To cap off Sunshine week, there was a slew of FOIA news today. For now, I’m just going to look at the response the ACLU got on its request for “OLC legal opinions and memoranda concerning or interpreting Section 215 of the USA Patriot Act.”

Josh Gerstein noted one interesting aspect of this response: the government has withheld two documents on Exemption 5–or deliberative privilege grounds. Now, the government usually claims deliberative privilege on these memos, arguing that the memos are just interpretation for whatever Executive Branch client who makes the final decision.

But this also suggests they may not be claiming these memos are classified.

Except the DOJ response does note they’ve referred one of two documents to OLC for further review.

… the Office of Information Policy has referred one document to OLC for direct response to ACLU. The document is the same as one of the two documents described above.

I wonder whether they have referred this document for full classification review.

And then there is DOJ’s all but admission that they’ve carved out the most sensitive documents on this topic–which we believe to be the use of phone GPS to get geolocation in the US. They say,

the ACLU has stipulated in ACLU v. FBI, 11 Civ. 7562 (S.D.N.Y.) that the request is limited to OLC legal opinions and memoranda concerning or interpreting Section 215 of the USA Patriot Act.

As Gerstein notes, the documents that really explain Secret PATRIOT are FISA Court opinions.

It is possible is that the OLC documents in question are not the holy grail senators, the ACLU and the Times have been seeking, but some more mundane interpretations of Section 215. Wyden and Udall suggested in their letter that the key documents amounting to “secret law” are actually classified opinions of the Foreign Intelligence Surveillance Court. Any administration legal interpretations of those opinions may also not have come from OLC, but from lawyers at the FBI or elsewhere in the intelligence community. The government is withholding other documents in the FOIA litigation as classified.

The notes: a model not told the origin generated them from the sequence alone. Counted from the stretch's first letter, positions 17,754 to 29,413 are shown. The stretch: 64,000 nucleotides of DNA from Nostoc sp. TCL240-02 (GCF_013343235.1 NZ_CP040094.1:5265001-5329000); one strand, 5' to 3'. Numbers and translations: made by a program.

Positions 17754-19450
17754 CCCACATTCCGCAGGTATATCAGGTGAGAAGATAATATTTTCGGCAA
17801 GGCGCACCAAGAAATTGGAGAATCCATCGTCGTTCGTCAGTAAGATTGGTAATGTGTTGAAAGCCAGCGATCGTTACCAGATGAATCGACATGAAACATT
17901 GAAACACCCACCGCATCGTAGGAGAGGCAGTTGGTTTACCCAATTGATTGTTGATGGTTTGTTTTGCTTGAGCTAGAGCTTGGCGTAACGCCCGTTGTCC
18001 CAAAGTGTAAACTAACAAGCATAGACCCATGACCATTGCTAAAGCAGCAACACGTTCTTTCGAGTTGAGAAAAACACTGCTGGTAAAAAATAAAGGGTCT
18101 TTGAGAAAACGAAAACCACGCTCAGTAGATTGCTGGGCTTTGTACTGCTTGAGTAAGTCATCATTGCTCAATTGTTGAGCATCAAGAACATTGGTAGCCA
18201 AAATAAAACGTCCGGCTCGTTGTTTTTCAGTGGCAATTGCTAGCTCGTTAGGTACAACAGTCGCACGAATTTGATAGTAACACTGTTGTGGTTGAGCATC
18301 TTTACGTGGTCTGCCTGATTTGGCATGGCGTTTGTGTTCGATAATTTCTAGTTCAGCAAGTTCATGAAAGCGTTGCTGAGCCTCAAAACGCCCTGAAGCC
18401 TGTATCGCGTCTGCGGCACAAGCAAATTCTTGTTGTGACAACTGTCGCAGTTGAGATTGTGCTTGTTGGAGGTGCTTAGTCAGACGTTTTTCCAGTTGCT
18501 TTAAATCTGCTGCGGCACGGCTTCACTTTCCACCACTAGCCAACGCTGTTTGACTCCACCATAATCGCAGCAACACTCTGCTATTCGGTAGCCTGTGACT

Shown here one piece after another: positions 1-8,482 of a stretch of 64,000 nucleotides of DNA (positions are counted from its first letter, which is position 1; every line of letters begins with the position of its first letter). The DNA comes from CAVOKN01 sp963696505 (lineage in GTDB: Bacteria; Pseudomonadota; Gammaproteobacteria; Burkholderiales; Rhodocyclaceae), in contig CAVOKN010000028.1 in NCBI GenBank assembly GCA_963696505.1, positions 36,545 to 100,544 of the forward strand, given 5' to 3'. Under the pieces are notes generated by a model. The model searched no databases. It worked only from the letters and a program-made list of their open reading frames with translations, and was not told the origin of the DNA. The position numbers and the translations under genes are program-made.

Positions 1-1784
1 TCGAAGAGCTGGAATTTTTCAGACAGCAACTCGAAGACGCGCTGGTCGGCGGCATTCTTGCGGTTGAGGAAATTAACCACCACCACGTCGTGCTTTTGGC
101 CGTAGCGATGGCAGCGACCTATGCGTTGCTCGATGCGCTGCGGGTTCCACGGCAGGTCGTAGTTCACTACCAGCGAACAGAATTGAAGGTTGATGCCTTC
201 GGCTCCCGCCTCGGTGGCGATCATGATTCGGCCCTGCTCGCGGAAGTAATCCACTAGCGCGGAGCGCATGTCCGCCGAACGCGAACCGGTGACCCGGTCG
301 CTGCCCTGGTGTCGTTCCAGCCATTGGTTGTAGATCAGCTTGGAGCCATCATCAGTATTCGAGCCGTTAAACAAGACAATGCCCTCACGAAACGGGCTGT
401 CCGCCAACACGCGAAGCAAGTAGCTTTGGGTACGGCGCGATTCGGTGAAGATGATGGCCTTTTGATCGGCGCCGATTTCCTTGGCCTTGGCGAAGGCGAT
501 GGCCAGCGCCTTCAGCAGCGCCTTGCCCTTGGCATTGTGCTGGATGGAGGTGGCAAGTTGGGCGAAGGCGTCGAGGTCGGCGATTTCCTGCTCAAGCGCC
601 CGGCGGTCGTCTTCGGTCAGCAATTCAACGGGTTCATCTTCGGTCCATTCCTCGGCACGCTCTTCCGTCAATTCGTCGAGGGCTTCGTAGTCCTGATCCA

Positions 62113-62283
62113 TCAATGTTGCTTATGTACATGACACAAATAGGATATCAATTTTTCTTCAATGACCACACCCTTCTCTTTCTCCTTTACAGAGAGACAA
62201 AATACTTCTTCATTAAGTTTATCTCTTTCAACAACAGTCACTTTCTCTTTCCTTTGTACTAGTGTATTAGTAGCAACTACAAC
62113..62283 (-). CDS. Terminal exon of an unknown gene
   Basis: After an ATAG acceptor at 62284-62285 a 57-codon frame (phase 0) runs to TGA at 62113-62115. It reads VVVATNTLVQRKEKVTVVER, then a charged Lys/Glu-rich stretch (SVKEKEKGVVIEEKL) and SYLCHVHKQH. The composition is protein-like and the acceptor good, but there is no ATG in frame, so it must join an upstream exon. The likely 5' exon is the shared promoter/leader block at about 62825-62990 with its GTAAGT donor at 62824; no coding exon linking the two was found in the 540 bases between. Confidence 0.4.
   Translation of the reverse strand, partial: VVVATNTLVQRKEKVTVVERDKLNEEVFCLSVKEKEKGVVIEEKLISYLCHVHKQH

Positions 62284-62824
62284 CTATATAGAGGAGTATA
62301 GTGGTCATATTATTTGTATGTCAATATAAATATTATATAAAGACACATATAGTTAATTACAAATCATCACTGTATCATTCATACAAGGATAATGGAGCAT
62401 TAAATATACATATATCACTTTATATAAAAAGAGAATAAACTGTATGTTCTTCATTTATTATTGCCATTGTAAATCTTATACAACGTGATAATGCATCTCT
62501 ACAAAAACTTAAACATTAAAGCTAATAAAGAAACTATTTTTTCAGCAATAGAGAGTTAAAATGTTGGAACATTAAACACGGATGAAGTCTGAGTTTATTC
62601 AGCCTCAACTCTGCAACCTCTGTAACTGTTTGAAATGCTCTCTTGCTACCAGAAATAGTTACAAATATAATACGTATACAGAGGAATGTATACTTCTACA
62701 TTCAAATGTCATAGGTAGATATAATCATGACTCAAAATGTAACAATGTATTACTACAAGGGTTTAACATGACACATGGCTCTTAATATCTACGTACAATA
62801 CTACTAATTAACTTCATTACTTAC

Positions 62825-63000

Like I say, this is a nice cap to Sunshine week–yet more obfuscation.

11 replies
  1. MadDog says:

    You are my sunshine, my only sunshine…

    I don’t know whether I’m in the ballpark or out of it totally, but I’ll throw my suspicions out there and see where it goes.

    Josh Gerstein’s piece also has this:

    “…However, at a hearing last year, FBI Director Robert Mueller confirmed that Section 215 could be used to get information on people who purchased a particular product. Mueller mentioned tracking buyers of hydrogen peroxide, which can be used for legitimate purposes such as bleaching hair and for nefarious purposes such as building a bomb…”

    Let’s think back to the Bush/Cheney regime’s Terrorist Surveillance Program (TSP). One of the major complaints was that the TSP was being used in a broad fashion to vacuum up all Internet communications and then sifted through by computer program in search of matches to keywords/triggers via the Narus system.

    In attempting to defend themselves, the Bush/Cheney regime over and over again insisted that the TSP only targeted traffic where one party to the communications was outside of the US.

    Fast forward to today and the secret Patriot Act 215 order interpretations.

    Given the commentary by FBI Director Mueller that I referenced above and in regard to his statement about “tracking buyers of hydrogen peroxide”, I wonder if the old Bush/Cheney regime’s oft asserted distinction about their TSP program only targeting traffic where one party to the communications was outside of the US has fallen by the wayside.

    It would seem logical that what FBI Director Mueller was describing was a computer program to search all domestic Internet traffic for matches to keywords/triggers of hydrogen peroxide.

    As a matter of fact, unless the FBI was receiving almost real-time order information from suppliers of hydrogen peroxide, it would seem the FBI’s only alternative would be to sift all of the domestic Internet traffic.

    Given what we all know is the ongoing penchant for total operational secrecy, I find it hard to believe that the US government would rather involve a ton of private 3rd party companies in ongoing notification about purchases of stuff instead of simply sifting through a driftnet of all domestic Internet traffic via computer.

    In the minds of the US government, civilians blab. Computers don’t (Heh!).

  2. PeasantParty says:

    Secret Police, Secret Army, Secret Laws, Secret Prisons, Secret Courts, The Great Pretender President,ahh. Sing it with me: Freedom!